Rising numbers of lessons observed by Ofsted are being branded “inadequate” amid continuing concerns over teaching standards, it has emerged. This is from the Telegraph…
Figures published for the first time show that almost one-in-20 lessons seen by inspectors in the last academic year have gained the lowest possible mark.
It was also revealed that at least one-in-10 lessons were inadequate in six local authority areas, compared with none just 12 months earlier.
The disclosure follows the publication of Ofsted’s annual report last year that showed teaching was “still too variable” in English state schools, impacting on pupils’ results and fuelling bad behaviour in the classroom.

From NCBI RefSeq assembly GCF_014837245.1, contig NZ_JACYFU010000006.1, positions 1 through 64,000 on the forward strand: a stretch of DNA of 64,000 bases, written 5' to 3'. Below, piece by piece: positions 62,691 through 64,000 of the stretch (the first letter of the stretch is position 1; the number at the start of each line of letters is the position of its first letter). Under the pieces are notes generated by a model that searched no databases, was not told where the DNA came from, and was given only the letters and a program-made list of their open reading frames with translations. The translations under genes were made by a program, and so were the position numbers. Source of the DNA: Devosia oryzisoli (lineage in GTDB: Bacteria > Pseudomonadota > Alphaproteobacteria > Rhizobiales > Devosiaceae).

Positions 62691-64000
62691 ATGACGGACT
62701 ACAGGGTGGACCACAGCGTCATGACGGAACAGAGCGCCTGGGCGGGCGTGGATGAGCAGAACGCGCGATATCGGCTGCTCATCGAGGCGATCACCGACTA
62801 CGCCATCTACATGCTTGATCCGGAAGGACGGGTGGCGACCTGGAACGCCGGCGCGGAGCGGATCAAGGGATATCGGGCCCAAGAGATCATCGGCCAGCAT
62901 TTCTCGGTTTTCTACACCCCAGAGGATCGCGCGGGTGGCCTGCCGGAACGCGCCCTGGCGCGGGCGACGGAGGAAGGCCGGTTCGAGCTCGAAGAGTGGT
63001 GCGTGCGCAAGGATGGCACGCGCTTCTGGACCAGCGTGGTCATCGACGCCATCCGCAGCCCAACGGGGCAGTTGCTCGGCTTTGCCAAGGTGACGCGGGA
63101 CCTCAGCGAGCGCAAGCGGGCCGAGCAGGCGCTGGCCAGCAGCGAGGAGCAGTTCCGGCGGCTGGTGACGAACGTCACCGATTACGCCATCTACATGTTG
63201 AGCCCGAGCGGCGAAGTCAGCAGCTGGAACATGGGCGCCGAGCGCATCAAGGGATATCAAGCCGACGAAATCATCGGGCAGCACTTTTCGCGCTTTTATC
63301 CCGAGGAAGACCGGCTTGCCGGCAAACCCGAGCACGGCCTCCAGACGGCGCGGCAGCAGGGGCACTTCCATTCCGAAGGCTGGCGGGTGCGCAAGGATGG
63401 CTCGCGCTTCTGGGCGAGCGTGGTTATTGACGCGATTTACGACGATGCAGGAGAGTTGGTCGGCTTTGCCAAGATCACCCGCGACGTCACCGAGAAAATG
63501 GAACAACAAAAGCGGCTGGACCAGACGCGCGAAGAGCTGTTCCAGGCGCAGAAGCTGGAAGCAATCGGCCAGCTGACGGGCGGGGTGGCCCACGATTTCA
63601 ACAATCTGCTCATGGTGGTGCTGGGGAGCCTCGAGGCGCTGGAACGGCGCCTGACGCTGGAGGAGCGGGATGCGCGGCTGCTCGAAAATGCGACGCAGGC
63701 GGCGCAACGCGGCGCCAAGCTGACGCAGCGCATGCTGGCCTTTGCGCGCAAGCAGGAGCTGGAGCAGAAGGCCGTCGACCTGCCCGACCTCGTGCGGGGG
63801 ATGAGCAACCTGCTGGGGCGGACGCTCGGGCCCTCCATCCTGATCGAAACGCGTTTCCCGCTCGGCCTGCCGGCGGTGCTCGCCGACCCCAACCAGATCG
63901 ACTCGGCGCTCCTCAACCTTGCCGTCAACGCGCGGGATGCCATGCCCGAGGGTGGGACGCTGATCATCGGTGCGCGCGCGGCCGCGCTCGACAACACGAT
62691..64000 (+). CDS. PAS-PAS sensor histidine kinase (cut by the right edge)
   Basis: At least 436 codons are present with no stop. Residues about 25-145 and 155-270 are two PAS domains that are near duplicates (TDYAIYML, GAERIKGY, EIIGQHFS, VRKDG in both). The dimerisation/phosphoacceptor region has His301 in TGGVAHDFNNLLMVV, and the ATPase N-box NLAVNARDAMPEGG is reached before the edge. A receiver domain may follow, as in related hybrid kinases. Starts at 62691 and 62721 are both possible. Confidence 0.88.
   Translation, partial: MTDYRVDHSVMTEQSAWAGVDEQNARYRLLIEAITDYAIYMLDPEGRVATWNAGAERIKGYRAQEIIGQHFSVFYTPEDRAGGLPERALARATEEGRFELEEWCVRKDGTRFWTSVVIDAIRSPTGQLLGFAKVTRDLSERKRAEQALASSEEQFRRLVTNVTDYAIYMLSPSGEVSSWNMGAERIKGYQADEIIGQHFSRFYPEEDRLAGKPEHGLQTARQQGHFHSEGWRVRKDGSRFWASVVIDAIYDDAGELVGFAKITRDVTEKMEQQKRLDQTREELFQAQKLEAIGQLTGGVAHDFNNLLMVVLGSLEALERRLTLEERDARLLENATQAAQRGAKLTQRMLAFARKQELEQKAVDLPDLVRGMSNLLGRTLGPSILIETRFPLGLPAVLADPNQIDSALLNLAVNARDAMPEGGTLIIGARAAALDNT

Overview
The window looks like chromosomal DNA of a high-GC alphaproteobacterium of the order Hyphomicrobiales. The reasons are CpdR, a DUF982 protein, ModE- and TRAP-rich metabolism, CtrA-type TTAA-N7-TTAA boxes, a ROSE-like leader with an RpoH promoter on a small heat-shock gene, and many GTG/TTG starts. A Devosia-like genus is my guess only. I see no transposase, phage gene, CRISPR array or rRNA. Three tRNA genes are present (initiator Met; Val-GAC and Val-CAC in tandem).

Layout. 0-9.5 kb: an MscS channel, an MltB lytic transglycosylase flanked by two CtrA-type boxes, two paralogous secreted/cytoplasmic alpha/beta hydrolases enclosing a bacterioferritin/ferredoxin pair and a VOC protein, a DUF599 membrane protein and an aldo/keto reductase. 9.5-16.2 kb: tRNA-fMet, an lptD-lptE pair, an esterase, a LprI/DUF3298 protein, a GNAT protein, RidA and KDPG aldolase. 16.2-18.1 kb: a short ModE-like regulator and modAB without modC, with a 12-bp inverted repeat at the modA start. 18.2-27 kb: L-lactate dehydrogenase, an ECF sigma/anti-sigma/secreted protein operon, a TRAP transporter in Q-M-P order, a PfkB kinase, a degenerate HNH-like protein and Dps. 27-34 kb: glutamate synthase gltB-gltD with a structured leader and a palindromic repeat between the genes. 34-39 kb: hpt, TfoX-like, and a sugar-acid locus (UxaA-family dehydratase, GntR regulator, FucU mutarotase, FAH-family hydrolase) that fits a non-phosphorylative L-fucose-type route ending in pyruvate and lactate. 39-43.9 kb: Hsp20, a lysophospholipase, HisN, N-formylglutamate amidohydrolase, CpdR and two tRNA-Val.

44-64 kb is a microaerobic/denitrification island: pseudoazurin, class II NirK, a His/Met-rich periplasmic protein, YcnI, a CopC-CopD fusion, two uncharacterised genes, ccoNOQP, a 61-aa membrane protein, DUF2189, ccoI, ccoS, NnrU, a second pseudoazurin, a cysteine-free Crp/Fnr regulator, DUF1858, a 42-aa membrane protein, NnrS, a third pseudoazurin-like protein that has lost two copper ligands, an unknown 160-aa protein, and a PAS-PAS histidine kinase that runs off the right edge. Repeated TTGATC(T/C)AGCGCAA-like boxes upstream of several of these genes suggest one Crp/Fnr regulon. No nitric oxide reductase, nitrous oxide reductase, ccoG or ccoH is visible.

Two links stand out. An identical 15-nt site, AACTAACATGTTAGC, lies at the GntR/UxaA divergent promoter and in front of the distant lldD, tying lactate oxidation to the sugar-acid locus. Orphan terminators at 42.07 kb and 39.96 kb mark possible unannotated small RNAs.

Poor teachers relied too heavily on worksheets and a narrow range of textbooks during lessons, it was claimed. They also often spent too long talking, set “low-level” tasks that failed to develop pupils’ knowledge and struggled to mark written work properly, said Ofsted.
The watchdog now wants schools to establish a closer link between teachers’ performance and pay.
Speaking last week, Sir Michael Wilshaw, the chief inspector, sparked controversy when he said that schools should consider blocking pay rises for teachers who persist in being “out the gate at 3 o’clock”.
Ofsted currently observe individual teachers’ lessons and judgments made in the classroom contribute towards overall reports drawn up on schools.